A former Marvel VFX artist has opened up about the harsh working conditions and poor treatment by Marvel Studios when trying to bring the likes of Doctor Strange and Thor to life. Twitter user Dhruv Govil worked for Marvel on the likes of Spider-Man and Guardians of the Galaxy, and has now spoken out in support of his fellow VFX workers after the experience caused him to walk away from the industry.
Govil describes Marvel as “a horrible client” that forces VFX artists to break down due to the sheer amount of work expected in such a short time. Govil explains that this is not a new thing for the studio, even calling working for Marvel “a toxic relationship.”
While the Marvel Cinematic Universe has seen huge financial and critical success since its beginning in 2008, the VFX has always been an issue for the franchise. From the final battle in Black Panther to the more recent She-Hulk: Attorney at Law reveal, criticism has often been aimed at the CGI on display, with many citing the amount of Marvel output on both the big and small screens as the reason for a lack quality.
Working as a VFX Artist for Marvel Described as ‘the Seventh Level of Hell’
As well as offering his insight, Govil provides a link to an article regarding a Reddit thread in which other Marvel VFX artists discuss the harsh nature of working for the major studio. The thread, which is titled “I am quite frankly sick and tired of working on Marvel shows” (not much room for interpretation there) offers opinions from those working on the MCU. And they are not good.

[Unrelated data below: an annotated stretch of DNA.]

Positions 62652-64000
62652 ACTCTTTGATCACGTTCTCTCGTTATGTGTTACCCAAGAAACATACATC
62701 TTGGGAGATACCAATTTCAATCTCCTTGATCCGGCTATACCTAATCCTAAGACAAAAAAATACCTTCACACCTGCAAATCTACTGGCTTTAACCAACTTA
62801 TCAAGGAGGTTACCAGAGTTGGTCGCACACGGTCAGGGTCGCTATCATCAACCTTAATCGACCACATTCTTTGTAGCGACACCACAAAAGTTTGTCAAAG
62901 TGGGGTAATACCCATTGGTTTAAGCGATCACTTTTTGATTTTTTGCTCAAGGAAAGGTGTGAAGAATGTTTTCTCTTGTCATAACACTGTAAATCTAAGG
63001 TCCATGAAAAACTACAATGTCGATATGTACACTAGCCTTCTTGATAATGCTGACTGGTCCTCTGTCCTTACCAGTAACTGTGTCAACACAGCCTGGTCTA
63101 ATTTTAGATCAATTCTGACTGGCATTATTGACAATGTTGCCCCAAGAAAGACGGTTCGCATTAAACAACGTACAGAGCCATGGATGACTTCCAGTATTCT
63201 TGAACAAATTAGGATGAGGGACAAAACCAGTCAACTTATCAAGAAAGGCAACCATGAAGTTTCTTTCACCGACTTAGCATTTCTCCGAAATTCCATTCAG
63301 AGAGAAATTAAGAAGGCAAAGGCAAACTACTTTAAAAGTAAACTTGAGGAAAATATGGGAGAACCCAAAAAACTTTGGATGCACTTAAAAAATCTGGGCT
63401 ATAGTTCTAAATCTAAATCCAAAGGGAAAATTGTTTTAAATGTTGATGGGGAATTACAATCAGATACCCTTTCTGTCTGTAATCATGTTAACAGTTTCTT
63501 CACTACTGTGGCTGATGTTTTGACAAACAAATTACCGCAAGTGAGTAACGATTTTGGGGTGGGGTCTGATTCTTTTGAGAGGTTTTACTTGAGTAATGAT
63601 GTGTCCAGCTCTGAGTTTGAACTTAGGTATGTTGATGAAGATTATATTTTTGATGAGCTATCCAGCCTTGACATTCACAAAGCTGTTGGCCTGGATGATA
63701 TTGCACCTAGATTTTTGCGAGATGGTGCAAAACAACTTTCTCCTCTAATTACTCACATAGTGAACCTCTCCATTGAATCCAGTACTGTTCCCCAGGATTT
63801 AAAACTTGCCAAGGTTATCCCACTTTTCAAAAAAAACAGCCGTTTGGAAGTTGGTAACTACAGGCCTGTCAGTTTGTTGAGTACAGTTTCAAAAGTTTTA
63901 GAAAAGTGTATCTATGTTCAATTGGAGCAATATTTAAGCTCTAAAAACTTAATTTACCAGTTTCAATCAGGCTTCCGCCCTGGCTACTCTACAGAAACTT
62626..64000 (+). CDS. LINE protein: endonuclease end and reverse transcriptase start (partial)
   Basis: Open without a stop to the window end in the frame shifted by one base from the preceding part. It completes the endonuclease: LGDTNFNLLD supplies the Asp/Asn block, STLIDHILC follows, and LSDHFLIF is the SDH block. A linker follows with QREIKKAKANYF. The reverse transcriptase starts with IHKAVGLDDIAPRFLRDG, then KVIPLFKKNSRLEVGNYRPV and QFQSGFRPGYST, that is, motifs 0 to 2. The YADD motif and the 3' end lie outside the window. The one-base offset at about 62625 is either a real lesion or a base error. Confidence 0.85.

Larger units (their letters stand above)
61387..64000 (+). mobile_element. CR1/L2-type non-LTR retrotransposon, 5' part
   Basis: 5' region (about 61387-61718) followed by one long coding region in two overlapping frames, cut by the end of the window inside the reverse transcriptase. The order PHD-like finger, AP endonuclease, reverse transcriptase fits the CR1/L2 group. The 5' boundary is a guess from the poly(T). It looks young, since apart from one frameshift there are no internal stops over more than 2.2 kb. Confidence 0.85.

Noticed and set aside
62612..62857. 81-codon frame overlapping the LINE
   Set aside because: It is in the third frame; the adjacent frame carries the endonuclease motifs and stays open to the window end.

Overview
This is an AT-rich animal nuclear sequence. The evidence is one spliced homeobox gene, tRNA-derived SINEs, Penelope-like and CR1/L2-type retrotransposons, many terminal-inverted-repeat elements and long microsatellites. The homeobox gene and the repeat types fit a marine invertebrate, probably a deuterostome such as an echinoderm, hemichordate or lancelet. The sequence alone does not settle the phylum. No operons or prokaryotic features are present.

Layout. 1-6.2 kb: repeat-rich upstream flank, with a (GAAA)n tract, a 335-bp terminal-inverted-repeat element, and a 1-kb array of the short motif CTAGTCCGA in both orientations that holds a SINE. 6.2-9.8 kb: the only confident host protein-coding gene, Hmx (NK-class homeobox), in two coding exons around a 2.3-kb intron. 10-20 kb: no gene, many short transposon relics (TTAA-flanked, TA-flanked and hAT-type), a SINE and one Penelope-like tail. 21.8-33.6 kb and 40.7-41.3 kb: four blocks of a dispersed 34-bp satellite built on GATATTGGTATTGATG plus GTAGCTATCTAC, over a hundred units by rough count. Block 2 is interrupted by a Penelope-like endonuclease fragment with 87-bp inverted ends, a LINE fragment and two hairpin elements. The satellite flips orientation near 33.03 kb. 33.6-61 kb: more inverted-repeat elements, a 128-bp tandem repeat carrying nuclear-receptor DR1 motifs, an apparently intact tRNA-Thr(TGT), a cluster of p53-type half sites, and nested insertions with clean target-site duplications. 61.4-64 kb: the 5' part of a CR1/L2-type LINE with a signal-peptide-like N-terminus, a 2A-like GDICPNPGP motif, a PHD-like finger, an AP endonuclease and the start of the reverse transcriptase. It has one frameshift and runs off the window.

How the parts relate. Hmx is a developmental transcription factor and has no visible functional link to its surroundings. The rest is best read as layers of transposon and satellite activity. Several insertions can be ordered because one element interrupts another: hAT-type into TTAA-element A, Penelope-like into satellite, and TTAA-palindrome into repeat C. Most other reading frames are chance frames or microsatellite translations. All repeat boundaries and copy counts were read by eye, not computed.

“Marvel has probably the worst methodology of production and VFX management out there”, one user writes. “They can never fix the look for the show before more than half the allocated time for the show is over. The artists working on Marvel shows are definitely not paid equivalent to the amount of work they put in.”
This user adds, “On Thor they ask for a complete mini-sequence 2 or 3 weeks before deadline,” with another saying that they have no choice but to work for Marvel due to their popularity; “I request to not work on [Marvel] movies and TV shows. Unfortunately, they’re becoming our biggest client. They expect a smorgasbord of options so they can change their mind three more times.”
Another VFX artist details how working for Marvel Studios has affected their life, describing the experience as ‘the seventh level of hell.’ “I’m on almost three years straight of Marvel. Welcome to the seventh level of hell,” they shared, while another calls the experience a “black hole of sleep deprivation and eating bad.”
This is clearly a poor reflection of Marvel Studios and, unless things improve, is sure to see more VFX artists walk away. Unfortunately for those who have had enough with the working conditions, there is a lot of Marvel VFX work to come, as the franchise shows absolutely no signs of slowing down. And, in fact, could even speed up.
The latest Marvel outing, Thor: Love and Thunder, is in theaters now.